population of 20,000 or more. (3) Rural portions of "extended cities,” as defined by the Census Bureau. (4) Open country that is not part of or associated with an urban area. (5) Not over 20,000 and not in MSA. Department of Agriculture’s Intermediary Relending Program General Services Administration (Rural Development Act implementation) 25,000 or under Under 10,000 or under 50,000

Department of Agriculture’s Rural Business Under 50,000 Enterprise Grants Department of Agriculture’s Rural Business Under 50,000 Cooperative Service Office of Management and Budget Nonmetropolitan areas (areas other than "core counties” containing one or more central cities with at least 50,000 residents or an urbanized area and a total population of at least 100,000 (75,000 in New England) and adjacent

U.S. Gen. Accounting Office, Facilities Location: Agencies Should Pay More Attention to Costs and Rural Development Act (Pub. No. GAO-01-805, July 2001), available at http://www.gao.gov/new.items/d01805.pdf [hereinafter, “GAO, RDA Study (2001)”].
23

22

Id. at 5.

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communities that have a high degree of social and economic integration with the core counties) National Middle School Association (NGO) 25,000 or under Housing Assistance Council (NGO) Plants, Sites and Parks Magazine (NGO) 25,000 or under 20,000 or under, or 50 miles or more from major city or MSA24

Following the issuance of that report, the GSA has altered its interpretation of the Act, issuing a Federal Management Regulation (FMR) that defines a rural area under the RDA to conform with the definition in the FHA and FHAA, described above. The GSA’s FMR, Locating Federal Facilities in Rural Areas, is “intended to assist Federal agencies, having their own statutory authority to acquire real property, in complying with the Rural Development Act of 1972.”25 The bulletin became effective January 21, 2003, and is to remain in effect indefinitely. Paragraph 5 of that bulletin states: 5. What “rural area” definition does GSA recommend for Federal agencies having their own statutory authority to acquire real property? GSA recommends that Federal agencies, having their own statutory authority to acquire real property, use the following "rural area" definition: “Rural area means a city, town, or unincorporated area that has a population of 50,000 inhabitants or less, other than an urbanized area immediately adjacent to a city, town, or unincorporated area that has a population in excess of 50,000 inhabitants, as specified in 7 U.S.C. 2009.”26 Although the reference in this FMR is to the provision then at 7 U.S.C. 2009, and this provision was also deleted by amendment by the 2002 Act, the GSA has not amended its bulletin. The Internal Revenue Service (IRS), among other agencies, has adopted the GSA definition for intra-agency compliance with the RDA.27 The IRS did so following a report that quotes and adopts the GSA standard of a rural area defined by 50,000 inhabitants as the appropriate agency definition.28 There remain, of course, other definitions of what constitutes a rural area in the law. Particularly, agency development of Rural Area Small Business Development requires utilization of contractors who are not located in metropolitan areas.29 Indeed, the nature of the rural, and discourse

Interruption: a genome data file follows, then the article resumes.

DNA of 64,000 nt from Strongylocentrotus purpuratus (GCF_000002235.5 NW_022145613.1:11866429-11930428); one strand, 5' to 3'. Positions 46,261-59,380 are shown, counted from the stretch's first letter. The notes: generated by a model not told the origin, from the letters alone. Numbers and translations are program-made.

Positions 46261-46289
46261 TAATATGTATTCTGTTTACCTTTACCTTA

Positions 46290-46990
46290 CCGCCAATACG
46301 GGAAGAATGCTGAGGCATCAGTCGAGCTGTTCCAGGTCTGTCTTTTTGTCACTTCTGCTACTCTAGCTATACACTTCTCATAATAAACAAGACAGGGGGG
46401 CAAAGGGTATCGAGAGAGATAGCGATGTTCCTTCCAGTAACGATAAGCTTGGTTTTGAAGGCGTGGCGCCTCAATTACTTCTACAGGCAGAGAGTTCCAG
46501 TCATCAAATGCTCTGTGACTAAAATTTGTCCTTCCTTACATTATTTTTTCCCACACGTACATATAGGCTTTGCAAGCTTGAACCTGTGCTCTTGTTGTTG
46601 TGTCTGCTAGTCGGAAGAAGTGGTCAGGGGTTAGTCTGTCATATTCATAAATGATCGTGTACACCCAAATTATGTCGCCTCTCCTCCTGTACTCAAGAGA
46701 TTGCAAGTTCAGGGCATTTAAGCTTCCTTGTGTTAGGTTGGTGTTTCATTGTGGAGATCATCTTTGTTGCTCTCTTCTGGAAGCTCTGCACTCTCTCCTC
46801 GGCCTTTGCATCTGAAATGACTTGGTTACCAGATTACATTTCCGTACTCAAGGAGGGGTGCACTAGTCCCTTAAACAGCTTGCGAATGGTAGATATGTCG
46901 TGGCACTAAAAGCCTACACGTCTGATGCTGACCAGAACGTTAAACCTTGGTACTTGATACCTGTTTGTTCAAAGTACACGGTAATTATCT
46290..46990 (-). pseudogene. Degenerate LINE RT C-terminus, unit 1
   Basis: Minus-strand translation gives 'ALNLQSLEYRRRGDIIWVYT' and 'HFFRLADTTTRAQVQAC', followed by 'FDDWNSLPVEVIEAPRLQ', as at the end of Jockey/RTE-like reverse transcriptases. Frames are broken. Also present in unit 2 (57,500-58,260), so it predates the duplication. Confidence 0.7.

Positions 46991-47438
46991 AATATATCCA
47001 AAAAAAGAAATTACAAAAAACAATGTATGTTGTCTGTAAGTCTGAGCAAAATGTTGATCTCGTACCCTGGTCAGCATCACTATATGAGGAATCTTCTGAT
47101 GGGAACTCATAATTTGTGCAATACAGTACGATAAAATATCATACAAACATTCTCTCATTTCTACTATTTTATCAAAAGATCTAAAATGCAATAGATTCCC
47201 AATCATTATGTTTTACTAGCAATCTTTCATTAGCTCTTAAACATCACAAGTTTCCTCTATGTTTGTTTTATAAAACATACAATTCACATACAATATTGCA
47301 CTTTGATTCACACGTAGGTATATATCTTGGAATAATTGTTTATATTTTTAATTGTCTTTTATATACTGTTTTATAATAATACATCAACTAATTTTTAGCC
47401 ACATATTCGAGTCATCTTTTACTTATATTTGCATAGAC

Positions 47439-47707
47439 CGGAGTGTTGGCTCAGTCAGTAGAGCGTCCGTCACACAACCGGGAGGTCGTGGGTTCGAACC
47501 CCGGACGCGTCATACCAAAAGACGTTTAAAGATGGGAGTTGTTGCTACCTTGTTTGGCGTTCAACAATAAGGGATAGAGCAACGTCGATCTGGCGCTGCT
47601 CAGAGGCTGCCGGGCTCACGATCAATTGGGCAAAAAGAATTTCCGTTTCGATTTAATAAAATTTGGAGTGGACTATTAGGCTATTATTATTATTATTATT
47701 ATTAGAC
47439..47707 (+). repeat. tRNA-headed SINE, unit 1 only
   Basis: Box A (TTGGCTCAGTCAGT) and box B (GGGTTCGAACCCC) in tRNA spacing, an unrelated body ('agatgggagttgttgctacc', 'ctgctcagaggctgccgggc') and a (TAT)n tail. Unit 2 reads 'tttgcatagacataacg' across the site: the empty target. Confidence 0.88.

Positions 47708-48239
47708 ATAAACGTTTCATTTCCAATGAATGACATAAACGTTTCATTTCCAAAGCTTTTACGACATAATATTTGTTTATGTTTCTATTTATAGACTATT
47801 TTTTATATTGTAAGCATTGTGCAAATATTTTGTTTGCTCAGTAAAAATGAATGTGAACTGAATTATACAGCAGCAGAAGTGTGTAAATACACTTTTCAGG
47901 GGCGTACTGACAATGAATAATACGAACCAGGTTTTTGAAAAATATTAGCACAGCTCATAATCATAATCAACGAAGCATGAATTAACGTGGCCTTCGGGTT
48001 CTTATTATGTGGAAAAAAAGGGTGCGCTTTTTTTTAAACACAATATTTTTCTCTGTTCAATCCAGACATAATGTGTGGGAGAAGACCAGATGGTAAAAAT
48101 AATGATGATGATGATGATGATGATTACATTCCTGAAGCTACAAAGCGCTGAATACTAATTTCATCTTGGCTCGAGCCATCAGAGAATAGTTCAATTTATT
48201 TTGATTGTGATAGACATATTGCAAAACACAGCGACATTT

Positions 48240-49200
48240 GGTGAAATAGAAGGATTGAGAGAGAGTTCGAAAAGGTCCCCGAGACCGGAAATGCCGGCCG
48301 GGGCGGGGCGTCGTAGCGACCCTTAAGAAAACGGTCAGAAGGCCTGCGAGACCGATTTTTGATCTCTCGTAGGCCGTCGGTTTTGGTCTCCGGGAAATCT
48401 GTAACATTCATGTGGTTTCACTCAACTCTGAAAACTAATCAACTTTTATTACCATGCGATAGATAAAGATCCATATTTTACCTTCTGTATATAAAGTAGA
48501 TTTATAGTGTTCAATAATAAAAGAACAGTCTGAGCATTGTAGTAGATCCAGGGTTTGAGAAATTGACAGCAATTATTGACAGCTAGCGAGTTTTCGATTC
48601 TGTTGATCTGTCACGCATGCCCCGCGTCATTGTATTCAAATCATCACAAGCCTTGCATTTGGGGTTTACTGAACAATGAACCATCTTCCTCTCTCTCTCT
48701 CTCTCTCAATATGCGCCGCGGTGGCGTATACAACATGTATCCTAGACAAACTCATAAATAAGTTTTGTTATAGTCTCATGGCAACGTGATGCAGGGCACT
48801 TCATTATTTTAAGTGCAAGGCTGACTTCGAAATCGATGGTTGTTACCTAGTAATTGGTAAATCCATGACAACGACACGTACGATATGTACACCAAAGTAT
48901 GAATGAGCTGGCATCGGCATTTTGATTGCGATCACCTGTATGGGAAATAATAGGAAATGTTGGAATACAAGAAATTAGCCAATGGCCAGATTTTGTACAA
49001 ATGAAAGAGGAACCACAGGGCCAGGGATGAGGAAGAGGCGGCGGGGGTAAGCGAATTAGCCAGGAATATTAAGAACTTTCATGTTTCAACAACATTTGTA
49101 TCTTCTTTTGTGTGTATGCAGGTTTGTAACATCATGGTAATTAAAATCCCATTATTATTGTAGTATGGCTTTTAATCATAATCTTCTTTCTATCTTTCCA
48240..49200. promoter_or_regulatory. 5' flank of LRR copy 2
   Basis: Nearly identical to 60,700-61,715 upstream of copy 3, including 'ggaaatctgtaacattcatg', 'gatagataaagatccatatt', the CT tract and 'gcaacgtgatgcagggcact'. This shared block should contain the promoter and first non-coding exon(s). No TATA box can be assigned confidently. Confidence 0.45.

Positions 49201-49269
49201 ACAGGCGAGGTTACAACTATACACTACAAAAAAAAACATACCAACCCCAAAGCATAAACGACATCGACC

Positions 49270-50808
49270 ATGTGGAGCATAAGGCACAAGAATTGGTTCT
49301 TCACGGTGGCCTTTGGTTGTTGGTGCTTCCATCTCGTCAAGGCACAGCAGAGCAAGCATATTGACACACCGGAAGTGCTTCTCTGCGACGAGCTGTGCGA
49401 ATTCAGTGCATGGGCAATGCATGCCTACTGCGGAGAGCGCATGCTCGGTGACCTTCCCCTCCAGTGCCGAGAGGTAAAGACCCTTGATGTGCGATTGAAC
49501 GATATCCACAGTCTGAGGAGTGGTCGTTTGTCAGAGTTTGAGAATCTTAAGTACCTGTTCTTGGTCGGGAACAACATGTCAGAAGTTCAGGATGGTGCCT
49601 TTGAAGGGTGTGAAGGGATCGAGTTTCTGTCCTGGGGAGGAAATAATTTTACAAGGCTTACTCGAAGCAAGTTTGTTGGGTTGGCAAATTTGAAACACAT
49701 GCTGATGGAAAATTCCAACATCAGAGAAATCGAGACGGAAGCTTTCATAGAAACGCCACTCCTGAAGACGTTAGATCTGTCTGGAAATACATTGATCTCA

24

Drawn from Id., Table 6, page 25.

25 Federal Management Regulation; Locating Federal Facilities in Rural Areas, 68 Fed. Reg. 2776 (Jan. 21, 2003). 26 27

Id. at 2777.

See U.S. Treasury Department, General Management: Treasury Needs To Approve and Reissue Its Policy On The Rural Development Act of 1972, OIG-CA-03-023 (Aug. 19, 2003), available at http://www.treas.gov/inspector-general/evaluation-reports/ca03023.pdf.
28 U.S. Treasury Department, Procedures Established to Ensure Compliance With the Rural
Development Act of 1972 Were Not Consistently Followed, Ref. No. 2003-10-177 (Aug. 20, 2003),
available at http://www.treas.gov/tigta/auditreports/2003reports/200310177fr.html.

Pub. L. No. 100-590. See, e.g., NASA implementation plans at 48 C.F.R. § 1819.7101 (55
Fed. Reg. 47479 (Nov. 14, 1990); 62 Fed. Reg. § 36704, 36710 (July 9, 1997).

29